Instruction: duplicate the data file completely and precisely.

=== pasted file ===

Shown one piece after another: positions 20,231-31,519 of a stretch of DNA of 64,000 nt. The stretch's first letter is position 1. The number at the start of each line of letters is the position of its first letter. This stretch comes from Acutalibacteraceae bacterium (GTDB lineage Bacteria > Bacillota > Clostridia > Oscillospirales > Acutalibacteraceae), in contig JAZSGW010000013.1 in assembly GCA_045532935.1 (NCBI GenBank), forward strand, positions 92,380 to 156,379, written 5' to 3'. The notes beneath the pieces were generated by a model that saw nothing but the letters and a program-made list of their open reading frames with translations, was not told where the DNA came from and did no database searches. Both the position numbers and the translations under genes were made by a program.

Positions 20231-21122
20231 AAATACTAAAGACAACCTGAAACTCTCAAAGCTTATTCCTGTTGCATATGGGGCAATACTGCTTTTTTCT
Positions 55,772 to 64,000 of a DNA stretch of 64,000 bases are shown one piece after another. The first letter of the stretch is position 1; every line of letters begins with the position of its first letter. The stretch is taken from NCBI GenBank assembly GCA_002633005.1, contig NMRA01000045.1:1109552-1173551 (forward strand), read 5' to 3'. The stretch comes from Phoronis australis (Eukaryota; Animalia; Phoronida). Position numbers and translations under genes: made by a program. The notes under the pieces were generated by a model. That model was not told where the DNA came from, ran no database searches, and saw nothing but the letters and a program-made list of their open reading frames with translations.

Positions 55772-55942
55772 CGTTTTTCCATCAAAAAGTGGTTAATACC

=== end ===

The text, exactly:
Shown one piece after another: positions 20,231-31,519 of a stretch of DNA of 64,000 nt. The stretch's first letter is position 1. The number at the start of each line of letters is the position of its first letter. This stretch comes from Acutalibacteraceae bacterium (GTDB lineage Bacteria > Bacillota > Clostridia > Oscillospirales > Acutalibacteraceae), in contig JAZSGW010000013.1 in assembly GCA_045532935.1 (NCBI GenBank), forward strand, positions 92,380 to 156,379, written 5' to 3'. The notes beneath the pieces were generated by a model that saw nothing but the letters and a program-made list of their open reading frames with translations, was not told where the DNA came from and did no database searches. Both the position numbers and the translations under genes were made by a program.

Positions 20231-21122
20231 AAATACTAAAGACAACCTGAAACTCTCAAAGCTTATTCCTGTTGCATATGGGGCAATACTGCTTTTTTCT
Positions 55,772 to 64,000 of a DNA stretch of 64,000 bases are shown one piece after another. The first letter of the stretch is position 1; every line of letters begins with the position of its first letter. The stretch is taken from NCBI GenBank assembly GCA_002633005.1, contig NMRA01000045.1:1109552-1173551 (forward strand), read 5' to 3'. The stretch comes from Phoronis australis (Eukaryota; Animalia; Phoronida). Position numbers and translations under genes: made by a program. The notes under the pieces were generated by a model. That model was not told where the DNA came from, ran no database searches, and saw nothing but the letters and a program-made list of their open reading frames with translations.

Positions 55772-55942
55772 CGTTTTTCCATCAAAAAGTGGTTAATACC